MAP DETAILS I
Hope you're now convinced that what we see on the map are indeed land masses! A bit empty, but land masses, though. Next thing which we'll need should be some more landscape details: forests, rivers, lakes, deserts, mountains, volcanoes and so on. We will start with the mountains as rivers usually have their source there, so mountains should exist before we draw rivers.
 Use the PAINTBRUSH TOOL
("B") with a small brush and draw two simple lines. Draw the left
one with a dark gray and the right one with a lighter gray. Zoom in so that
you can draw the details more easily.
 Now use the SMUDGE TOOL
("R") and smudge the left from NW to SE. You can do this with a
larger brush. A mountain is forming.
 Try to work out the
transitions now to the other parts of the landscape. Smudge the ends of
the lines in a way that you cannot see anymore where it starts. Use a
smaller brush size for this. Change the brush size every now and then when
you are smudging, just how you think it appropriate.
 If you have one mountain
the rest isn't complicated anymore.
As I have drawn several maps
already it of course isn't necessary to draw every single mountain. Just
grab a mountain or a group of mountains from another map and paste it into
the target map.
Important note! When copying and pasting from other maps do it this way: Select the LASSO TOOL ("L") and change the Lasso Options to a Feather value of 5 or something similar. The Feather value lets the pixels on the border of the selection fade out when copying it.
Paste the mountains and you
will see that they fit nearly perfectly into the landscape (in case the
colors of the land masses are the very same which is recommendable).
However, small difficulties can be
Be aware of the fact that Photoshop generates a new layer whenever you paste
something on the picture. This is very helpful, because you can edit this
layer until it fits your needs perfectly. You can add the layer to the
"Main Map" layer when you are satisfied with the result. To
connect layers click on the squares right of the eye symbol. Select all
those layers you wish to link to the current layer. A chain appears. Now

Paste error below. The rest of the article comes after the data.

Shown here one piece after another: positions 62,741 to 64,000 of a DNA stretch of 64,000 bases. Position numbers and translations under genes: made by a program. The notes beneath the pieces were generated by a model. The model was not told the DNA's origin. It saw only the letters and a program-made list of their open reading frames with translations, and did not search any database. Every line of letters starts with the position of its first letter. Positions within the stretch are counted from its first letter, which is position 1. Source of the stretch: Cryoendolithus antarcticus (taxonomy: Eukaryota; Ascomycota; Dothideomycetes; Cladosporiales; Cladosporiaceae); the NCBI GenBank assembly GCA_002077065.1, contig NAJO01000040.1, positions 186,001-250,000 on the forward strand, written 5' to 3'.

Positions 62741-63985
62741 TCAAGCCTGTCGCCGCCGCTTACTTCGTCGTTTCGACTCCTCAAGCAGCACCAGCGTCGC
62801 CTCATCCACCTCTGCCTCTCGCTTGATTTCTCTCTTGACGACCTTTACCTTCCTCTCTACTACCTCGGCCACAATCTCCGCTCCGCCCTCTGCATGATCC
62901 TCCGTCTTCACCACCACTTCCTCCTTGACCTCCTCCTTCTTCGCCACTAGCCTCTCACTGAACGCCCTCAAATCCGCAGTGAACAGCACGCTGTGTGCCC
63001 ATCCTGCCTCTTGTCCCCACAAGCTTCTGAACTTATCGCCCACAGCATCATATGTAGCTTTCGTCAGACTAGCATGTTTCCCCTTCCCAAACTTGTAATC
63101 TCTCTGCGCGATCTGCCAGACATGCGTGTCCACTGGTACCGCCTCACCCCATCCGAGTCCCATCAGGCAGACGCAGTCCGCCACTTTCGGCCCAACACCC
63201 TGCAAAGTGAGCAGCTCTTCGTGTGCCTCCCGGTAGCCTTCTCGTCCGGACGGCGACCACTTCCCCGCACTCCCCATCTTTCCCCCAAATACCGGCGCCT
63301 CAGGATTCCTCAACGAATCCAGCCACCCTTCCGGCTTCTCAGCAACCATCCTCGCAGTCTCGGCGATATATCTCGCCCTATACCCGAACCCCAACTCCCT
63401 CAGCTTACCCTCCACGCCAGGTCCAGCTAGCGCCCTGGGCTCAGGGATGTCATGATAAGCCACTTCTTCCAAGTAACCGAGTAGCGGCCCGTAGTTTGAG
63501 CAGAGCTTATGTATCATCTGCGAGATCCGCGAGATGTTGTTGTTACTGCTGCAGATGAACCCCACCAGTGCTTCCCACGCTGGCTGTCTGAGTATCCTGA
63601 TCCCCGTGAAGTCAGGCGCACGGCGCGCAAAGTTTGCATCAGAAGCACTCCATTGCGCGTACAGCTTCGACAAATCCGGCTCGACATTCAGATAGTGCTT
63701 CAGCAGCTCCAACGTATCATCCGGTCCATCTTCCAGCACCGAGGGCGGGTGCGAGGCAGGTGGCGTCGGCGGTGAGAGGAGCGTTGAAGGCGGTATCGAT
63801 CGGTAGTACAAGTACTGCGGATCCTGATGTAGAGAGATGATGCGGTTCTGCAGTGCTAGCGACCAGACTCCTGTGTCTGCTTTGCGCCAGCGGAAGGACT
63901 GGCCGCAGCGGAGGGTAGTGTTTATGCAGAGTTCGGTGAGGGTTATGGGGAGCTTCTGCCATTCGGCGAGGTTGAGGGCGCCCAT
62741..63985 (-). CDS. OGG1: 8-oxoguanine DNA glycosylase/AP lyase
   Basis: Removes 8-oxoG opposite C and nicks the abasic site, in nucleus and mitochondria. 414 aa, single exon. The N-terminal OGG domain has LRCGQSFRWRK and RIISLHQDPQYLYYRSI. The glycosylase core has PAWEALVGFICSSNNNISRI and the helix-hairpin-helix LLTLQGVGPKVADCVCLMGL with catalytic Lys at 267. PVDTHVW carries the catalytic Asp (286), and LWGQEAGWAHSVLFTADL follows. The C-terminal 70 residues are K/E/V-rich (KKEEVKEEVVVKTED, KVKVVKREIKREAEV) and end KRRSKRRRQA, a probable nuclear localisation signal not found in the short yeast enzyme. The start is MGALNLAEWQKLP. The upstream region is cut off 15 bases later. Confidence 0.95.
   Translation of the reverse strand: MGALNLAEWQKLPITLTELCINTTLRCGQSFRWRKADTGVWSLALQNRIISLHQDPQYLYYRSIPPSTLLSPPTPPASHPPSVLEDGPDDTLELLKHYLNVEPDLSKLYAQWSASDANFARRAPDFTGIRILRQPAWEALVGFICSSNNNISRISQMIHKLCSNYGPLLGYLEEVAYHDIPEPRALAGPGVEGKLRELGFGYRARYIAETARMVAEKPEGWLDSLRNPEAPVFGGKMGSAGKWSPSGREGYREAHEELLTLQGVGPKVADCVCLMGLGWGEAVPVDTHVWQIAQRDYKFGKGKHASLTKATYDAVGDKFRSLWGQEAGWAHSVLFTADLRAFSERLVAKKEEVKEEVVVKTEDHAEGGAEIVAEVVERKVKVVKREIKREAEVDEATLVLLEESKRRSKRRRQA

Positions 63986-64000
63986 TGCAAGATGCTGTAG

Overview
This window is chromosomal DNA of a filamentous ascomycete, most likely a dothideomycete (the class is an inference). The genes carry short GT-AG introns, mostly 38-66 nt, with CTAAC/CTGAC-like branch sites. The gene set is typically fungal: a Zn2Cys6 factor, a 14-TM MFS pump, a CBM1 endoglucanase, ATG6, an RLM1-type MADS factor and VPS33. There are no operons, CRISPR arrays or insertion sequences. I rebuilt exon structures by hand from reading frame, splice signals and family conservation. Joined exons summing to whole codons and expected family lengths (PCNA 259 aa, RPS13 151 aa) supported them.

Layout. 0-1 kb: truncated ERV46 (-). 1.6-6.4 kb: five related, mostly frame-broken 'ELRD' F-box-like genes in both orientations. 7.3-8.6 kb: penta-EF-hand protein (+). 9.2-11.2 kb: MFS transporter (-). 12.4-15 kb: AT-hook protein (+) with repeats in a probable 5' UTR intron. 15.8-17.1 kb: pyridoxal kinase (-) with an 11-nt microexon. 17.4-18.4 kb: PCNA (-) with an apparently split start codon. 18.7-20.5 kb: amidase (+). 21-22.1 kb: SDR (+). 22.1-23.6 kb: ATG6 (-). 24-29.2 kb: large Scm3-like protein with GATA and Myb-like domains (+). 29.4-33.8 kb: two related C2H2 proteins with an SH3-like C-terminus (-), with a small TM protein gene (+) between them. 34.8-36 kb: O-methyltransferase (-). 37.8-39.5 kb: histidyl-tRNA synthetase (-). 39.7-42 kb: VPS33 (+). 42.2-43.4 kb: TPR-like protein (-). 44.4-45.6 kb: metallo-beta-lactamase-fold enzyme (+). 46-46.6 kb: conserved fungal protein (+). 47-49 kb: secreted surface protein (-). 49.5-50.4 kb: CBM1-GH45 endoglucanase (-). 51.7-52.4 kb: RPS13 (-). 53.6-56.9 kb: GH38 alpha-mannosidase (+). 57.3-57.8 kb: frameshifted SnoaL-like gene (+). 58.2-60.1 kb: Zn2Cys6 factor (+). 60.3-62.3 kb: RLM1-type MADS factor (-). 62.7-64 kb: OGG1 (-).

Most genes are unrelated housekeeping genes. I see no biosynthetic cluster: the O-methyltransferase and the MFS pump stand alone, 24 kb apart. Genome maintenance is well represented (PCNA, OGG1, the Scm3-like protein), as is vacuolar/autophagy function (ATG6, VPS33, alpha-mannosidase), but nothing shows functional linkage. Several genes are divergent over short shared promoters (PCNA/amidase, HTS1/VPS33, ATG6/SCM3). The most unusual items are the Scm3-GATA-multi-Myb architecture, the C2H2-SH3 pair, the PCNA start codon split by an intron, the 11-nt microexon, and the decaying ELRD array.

select LAYER --> MERGE LINKED from the menu (or press CTRL+E) and the
marked layers are reduced to a single layer.
Another useful function whenever you have more than one layer to handle is to press ALT when clicking on the eye square of a specific layer. This way all other layers will be made invisible. Just try it:)
Get accustomed to copy and
paste with the hotkeys CTRL+C (Copy) and CTRL+V (Paste) and use the
CTRL+X hotkey for the Cut command. This makes working much faster.
Another tip for copying and
pasting mountains: If you e.g. have already drawn a small group of mountains and
would like to have a similar larger one (or the other way round) - why not
try using the same mountains again?
Copy and paste the mountains, then change the size of the selection either by selecting SELECT --> TRANSFORM SELECTION from the menu or by right clicking on your selection and clicking on FREE TRANSFORM. You can now grab one of the squares surrounding the initial selection and drag in every direction you want, either enlarging it or making it smaller. Press RETURN to confirm the transformation you made or ESC to undo the complete action.
Of course further smudging adjustments will be necessary with the new version (especially when you enlarged the selection) because details may get lost or didn't turn out the way you planned them. Smudging adjustments are also recommended in order to make the new mountains seem more unqiue. The more different mountains you have the more you can chose from next time you'll need them.
 A river also isn't much of a
problem. First select the color white and then the PENCIL TOOL
("N"). Use a small brush (depending on the size of the river) and
draw the water, starting from a mountain, ending in the sea - no big
Zoom in once again so that you
can draw details more easily. Use the SMUDGE TOOL again to
soften the transitions at the source of the river as well as at the place
where the river ends in the sea. Smudge the sea into the river, not the
other way round.
 Now we draw a soft border line
on both sides of the river: Use the MAGIC WAND TOOL to select what you have
Inverse your selection by
selecting SELECT --> INVERSE at the menu or by pressing
CTRL+SHIFT+I (however, this hotkey is not very helpful when you have your
ICQ turned on...).
Take a bigger
brush, a brush
which is slightly larger than the river you were drawing. Now move along the
river again. This way you draw in fact outside the
river. You draw the transitions from the river to the land. Cool, eh?
Note that this may not be necessary at very small rivers, but the larger the
river the nicer the effect.
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